Baylor Pre-Law Timeline
Summer Before Your Freshman Year
- Attend the Pre-Law session at Summer Orientation.
- Register for rigorous, but appropriate courses.
- If appropriate, consider participating in one of the Honors College programs.
- Talk to your advisor about declaring Pre-Law on your degree plan and about courses that will help you prepare for the LSAT and for law school. We advise taking PHI 1306: Introduction to Logic before the end of your junior year. Remember: Pre-Law is not a major, but rather a pre-professional track.
- Focus on your grades. It is difficult to get into law school if you perform poorly during any academic year.
- Law schools do not require a particular major, so select a major in which you are interested.
- Consider joining Phi Alpha Delta, Baylor's pre-law fraternity (open to all majors).
- Continue to focus on your grades. Pay particular attention to all courses in your major.
- Explore the legal field. Conduct informational interviews. Volunteer or intern in different legal settings.
- Register for challenging, seminar-style classes.
- Talk with your advisor about additional course selections to round out your academic profile.
Fall of Junior Year
- Continue to focus on grades. Since most students apply to law school in the fall of senior year, law school applications will, most likely, only include grades through the end of junior year.
- Begin exploring the Law School Admissions Council website (www.lsac.org).
Spring of Junior Year
- Begin compiling a list of possible recommenders, and speak with them regarding your plans for law school.
- Establish criteria for what you want in a law school and begin researching schools. The Official Guide to ABA-Approved Law Schools is a terrific resource.
- Register early for the June LSAT to ensure a seat in your preferred location.
- We advise taking an LSAT preparation course.
- Increase intensity of LSAT preparation as soon as you are finished with your final exams. During the month before the LSAT, study approximately 3 to 4 hours per day.
- Take the LSAT.
- Continue researching schools.
- Evaluate your LSAT score. If you're not satisfied with it, consider retaking the exam in October.
- Plug your undergraduate GPA and LSAT score into the LSAC search tool to help you determine where to apply.
- Begin working on your personal statement.
- If taking the October LSAT, study for the exam and register early to ensure a seat.
- Continue revising your personal statement and resume. Try to have these completed by summer's end.
- Refine your list of schools and finalize it by the end of the summer.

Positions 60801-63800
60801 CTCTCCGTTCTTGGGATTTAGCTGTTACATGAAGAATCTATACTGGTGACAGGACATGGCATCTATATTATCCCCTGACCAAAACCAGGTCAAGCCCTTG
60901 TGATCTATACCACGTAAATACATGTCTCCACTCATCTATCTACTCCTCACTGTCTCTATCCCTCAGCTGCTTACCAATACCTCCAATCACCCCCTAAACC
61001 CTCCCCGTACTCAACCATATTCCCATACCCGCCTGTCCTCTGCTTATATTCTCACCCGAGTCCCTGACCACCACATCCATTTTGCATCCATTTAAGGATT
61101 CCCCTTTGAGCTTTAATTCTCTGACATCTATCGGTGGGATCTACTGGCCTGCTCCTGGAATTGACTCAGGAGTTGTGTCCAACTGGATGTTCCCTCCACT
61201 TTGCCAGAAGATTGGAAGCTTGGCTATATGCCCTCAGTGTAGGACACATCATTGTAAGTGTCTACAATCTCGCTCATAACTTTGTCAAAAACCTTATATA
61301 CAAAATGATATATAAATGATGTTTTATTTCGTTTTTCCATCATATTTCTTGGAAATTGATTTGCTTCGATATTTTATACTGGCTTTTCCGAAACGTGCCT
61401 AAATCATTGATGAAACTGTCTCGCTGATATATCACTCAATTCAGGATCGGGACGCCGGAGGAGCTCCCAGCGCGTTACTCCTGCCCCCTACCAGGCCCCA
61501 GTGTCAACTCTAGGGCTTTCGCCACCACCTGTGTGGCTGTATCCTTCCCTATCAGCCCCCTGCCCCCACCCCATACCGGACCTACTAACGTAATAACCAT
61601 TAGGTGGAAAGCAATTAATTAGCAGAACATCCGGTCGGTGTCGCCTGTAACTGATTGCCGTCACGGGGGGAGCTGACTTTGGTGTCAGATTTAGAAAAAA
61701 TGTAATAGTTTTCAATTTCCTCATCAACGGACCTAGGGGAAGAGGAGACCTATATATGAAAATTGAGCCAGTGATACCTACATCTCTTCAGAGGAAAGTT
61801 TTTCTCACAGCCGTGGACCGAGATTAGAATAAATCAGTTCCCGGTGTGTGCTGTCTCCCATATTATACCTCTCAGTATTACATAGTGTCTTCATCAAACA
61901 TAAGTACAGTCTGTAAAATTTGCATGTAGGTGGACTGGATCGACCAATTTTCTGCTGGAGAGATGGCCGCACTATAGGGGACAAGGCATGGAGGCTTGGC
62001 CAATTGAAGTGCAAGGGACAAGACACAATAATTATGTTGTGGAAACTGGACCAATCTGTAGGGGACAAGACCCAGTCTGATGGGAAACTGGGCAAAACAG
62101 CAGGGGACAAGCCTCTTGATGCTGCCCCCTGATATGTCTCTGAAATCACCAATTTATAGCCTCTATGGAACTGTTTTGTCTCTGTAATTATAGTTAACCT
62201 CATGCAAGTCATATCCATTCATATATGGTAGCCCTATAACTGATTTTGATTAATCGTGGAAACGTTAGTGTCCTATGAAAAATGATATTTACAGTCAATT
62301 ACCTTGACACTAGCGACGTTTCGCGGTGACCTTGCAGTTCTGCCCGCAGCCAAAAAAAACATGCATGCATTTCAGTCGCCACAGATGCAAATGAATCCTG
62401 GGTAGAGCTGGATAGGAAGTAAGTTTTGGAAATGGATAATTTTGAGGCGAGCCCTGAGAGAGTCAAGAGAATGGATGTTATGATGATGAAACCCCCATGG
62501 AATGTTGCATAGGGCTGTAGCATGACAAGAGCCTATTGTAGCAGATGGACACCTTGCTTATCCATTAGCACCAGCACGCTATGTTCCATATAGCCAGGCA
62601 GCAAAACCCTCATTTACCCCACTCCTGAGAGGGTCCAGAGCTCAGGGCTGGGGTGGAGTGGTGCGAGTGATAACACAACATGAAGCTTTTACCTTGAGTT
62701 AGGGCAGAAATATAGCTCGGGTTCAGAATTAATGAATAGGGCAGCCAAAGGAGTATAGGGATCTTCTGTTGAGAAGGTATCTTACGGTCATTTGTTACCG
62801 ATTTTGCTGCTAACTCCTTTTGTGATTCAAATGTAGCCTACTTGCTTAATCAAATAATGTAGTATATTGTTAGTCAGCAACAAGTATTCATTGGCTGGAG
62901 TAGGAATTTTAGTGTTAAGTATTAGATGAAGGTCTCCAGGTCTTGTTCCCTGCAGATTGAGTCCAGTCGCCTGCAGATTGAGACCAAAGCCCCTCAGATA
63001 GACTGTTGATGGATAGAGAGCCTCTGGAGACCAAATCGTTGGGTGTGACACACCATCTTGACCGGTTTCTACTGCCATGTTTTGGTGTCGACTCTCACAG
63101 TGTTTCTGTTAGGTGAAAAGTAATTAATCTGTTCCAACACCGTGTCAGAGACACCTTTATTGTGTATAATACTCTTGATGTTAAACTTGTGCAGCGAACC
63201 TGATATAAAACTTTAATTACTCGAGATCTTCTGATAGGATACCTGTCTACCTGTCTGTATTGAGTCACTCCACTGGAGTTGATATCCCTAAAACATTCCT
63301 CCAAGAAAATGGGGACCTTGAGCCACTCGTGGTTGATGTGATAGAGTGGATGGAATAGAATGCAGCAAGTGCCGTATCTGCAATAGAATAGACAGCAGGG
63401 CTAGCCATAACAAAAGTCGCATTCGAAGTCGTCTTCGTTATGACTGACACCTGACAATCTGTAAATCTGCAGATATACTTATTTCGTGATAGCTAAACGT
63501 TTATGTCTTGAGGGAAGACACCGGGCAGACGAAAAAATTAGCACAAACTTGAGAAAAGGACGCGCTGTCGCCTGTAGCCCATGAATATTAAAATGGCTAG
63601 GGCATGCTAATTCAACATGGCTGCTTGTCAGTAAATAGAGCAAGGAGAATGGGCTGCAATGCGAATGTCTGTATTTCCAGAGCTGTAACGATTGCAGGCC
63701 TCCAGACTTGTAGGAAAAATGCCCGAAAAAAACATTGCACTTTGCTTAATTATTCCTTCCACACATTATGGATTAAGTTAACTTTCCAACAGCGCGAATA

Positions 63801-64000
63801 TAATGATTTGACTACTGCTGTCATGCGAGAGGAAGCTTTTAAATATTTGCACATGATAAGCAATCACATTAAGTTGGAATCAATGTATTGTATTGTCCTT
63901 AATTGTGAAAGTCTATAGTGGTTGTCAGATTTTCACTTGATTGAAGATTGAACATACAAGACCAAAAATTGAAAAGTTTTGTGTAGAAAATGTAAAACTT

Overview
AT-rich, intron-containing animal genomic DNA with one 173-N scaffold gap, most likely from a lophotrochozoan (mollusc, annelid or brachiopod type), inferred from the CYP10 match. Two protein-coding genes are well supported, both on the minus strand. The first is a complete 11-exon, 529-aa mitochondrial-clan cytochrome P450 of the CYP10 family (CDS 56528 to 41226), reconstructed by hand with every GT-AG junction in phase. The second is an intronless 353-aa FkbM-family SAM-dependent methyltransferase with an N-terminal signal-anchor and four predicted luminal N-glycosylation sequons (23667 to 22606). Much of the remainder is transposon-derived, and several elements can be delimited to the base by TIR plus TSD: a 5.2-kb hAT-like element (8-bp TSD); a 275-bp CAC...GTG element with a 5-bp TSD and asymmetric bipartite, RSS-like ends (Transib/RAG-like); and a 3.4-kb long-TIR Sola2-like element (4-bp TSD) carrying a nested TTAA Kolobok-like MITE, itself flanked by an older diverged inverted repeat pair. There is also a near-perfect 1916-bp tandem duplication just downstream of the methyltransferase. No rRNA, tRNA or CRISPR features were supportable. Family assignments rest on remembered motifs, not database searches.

- Register for the Credential Assembly Service - CAS (previously known as LSDAS). Order score reports for the schools to which you are applying.
- Order the LSAC or on the web, LSACd software, to complete applications or request paper applications from schools individually.
- Finalize your list of recommenders and compile information packets for them.
September of Senior Year
- Meet with those you have chosen as recommenders to ask for letters of recommendation. Be sure to have all paperwork prepared to give to them.
- Request transcripts from all undergraduate colleges to be sent to LSDAS.
- Begin working on application forms.
- Read applications carefully to determine if you must submit additional essays. If so, begin work on these immediately and have them critiqued as needed.
- Consider attending the Texas Law School Forum that takes place either later this month or in October (see www.lsac.org for details).
- Take the LSAT if you have not already done so.
- Continue work on applications, including additional essays.
- Send handwritten "Thank You" notes to your recommenders. These notes will serve as an appropriate gesture of thanks to those who have submitted recommendations and as a reminder to those who have not.
- For those who took the October LSAT, receive and evaluate LSAT scores. Adjust your list of schools if necessary.
- Finalize all application forms, resumes, and essays for admission.
- Follow up with recommenders to ensure that letters have been mailed.
- Submit applications either by mail or online. If submitting online, be sure to mail any supplementary forms to the law school that could not be transmitted online. If using the mail, make a copy of your entire application package and send the package certified mail, return receipt requested, so that you have proof of delivery and signature confirmation. You may also use a private carrier such as FedEx or UPS.
- December 1 - Preferred application deadline.
- Confirm that you have submitted or will submit all required materials to qualify for financial aid.
- Early Action and Early Decision applicants start receiving admission notifications.
- Check to ensure that your application was received and that your file is complete.
- Follow up with the appropriate persons regarding any parts of your application that have not been received.
- Have your parents complete their taxes as soon as possible so that you can complete the FAFSA and all other financial aid paperwork.
- Begin receiving admission and financial aid award notifications from schools and weighing admission offers.
- Decide which school to attend and submit deposit.